Reversing the stereotype

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Chef Peter Fulgenzi went from cooking for John Travolta to changing the perception of hospital food at IU Health North

The dining experience at IU Health North is more comparable to that of a Los Angeles hotel than a typical hospital. But that could be expected, given the chef who’s developed it from day one.

The hospital’s in-house restaurant serves fresh offerings, from salads to blank angus filets, to more than 1,600 guests a day through its food court and room service.

Andits chef has cooked for some of the biggest names in Hollywood.

Peter Fulgenzi is IUHN’s executive chef, and while today he heads up the hospital’s catering and restaurant, Atrio, he was once a chef of the stars, cooking for celebrities during the heyday of The Forum in LA and eventually working as a personal chef for John Travolta and wife, Kelly Preston.

He’s cooked for a lengthy list of notable clients and catered for thousands at various west coast hot spots, but for the past six years, he has developed Atrio into a restaurant good enough to bring people to a hospital just for the food.

“We have several hundreds of people a day coming here who have absolutely nothing to do with the hospital,” he said.“They just come here for lunch.”

The chef’s passion for his work and unflappable personality have helped developed his impressive résumé. Whether in a private conversation or working to satisfy droves of hungry customers, Fulgenzi is calm and soft-spoken.  In fact, his boss, IUHN President and CEO Jon Goble, said he has never seen him rattled.

“It’s hard to get him shook, not that I would want to try,” Goble said.

That stability has served him well in his work, as each of his jobs has come with unique challenges – from meeting the expectations of private, high-profile clients, to producing quality meals while working around every dietary restriction imaginable.

The latter is what he does today, and his job combines various components from his earlier work out west. In LA, for example, he was once the manager of the Forum Club, where he oversaw the catering for all The Forum’s major events. Home games for the LA Lakers, for example, frequently had Fulgenzi cooking for some of the team’s more notable fans, like actor Jack Nicholson.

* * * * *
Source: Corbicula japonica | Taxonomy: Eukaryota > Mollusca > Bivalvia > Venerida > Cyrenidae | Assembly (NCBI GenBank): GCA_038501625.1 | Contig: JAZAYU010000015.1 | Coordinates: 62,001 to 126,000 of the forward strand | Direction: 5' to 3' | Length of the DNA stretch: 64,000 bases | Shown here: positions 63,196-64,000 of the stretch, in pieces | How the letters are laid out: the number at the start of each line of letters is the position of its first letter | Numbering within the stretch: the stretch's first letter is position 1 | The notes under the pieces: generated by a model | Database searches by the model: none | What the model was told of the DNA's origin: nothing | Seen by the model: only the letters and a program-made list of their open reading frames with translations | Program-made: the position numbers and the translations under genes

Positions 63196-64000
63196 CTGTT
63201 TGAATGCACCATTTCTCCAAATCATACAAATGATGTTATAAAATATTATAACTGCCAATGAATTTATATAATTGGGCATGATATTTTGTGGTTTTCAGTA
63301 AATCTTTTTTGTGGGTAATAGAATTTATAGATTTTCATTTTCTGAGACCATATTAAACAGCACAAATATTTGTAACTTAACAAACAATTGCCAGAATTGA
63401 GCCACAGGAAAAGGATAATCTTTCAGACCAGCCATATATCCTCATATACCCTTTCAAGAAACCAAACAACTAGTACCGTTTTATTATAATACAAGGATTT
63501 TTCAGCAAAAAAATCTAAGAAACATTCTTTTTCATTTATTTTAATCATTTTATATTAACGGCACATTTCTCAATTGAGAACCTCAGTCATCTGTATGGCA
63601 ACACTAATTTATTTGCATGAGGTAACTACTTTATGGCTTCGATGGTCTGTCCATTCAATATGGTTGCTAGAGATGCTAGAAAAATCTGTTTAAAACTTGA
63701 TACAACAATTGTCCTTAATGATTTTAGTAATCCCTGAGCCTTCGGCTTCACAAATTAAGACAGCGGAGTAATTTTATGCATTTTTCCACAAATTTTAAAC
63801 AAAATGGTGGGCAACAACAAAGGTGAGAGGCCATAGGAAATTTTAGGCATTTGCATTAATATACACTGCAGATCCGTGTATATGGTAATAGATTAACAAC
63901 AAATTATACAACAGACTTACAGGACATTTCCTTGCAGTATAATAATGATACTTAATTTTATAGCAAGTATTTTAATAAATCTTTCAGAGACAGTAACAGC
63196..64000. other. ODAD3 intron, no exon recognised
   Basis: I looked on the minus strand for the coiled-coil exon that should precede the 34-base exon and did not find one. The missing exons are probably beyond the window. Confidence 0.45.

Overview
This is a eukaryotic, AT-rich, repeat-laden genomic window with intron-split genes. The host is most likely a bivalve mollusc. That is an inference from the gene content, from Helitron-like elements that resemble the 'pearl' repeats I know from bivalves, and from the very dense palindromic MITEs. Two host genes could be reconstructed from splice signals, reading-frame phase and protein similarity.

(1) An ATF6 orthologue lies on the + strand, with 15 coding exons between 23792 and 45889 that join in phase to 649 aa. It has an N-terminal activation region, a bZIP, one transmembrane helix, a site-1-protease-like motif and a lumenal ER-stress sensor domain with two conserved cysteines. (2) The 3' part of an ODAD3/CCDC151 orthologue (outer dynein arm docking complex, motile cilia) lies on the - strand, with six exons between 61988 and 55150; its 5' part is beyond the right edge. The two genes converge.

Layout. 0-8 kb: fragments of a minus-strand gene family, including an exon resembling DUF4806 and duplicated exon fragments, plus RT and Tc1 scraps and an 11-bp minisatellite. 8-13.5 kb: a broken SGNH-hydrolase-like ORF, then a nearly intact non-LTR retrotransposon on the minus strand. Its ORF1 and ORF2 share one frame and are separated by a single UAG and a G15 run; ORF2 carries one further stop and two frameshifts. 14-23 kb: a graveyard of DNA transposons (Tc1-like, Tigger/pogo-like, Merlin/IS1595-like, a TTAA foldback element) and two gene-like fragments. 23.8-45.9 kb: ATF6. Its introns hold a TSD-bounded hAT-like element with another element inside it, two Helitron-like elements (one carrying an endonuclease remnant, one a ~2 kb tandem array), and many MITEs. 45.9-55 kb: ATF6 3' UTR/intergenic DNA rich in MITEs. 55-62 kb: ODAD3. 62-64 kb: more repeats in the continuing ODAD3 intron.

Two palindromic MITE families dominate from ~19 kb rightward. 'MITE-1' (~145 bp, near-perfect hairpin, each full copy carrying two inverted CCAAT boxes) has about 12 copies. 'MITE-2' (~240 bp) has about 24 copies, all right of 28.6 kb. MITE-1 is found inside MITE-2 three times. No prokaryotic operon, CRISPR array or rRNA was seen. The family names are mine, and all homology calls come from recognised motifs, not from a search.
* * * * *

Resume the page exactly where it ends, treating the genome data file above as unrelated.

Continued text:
“It was a very star-studded environment,” he said. “That group would always come into the restaurant before a game.”

He later took a job at the Hilton Hawaiian Village, which at the time, boasted the country’s largest catering service, he said. It wasn’t unusual for him to lead catering efforts for a 25,000-person cocktail party. Referrals from individual clients on the island eventually led to his gig as the personal chef for Travolta and Preston. For more than two years, he prepared food for the couple when they were at their vacation home in Hawaii, but Fulgenzi said he considered himself to be Preston’s employee – not her husband’s.

“You always work for the lady of the house,” he said.

Fulgenzi remembers the couple as very friendly and appreciative of his work – traits, he said, aren’t always found with high-profile clients. While he enjoyed working for the couple, Fulgenzi eventually decided to “get out of the sun” and move closer to his sister, a Carmel resident. A few years later, he became the executive chef of IUHN, then under construction, and since that time, he has developed the hospital’s restaurant into a dining destination.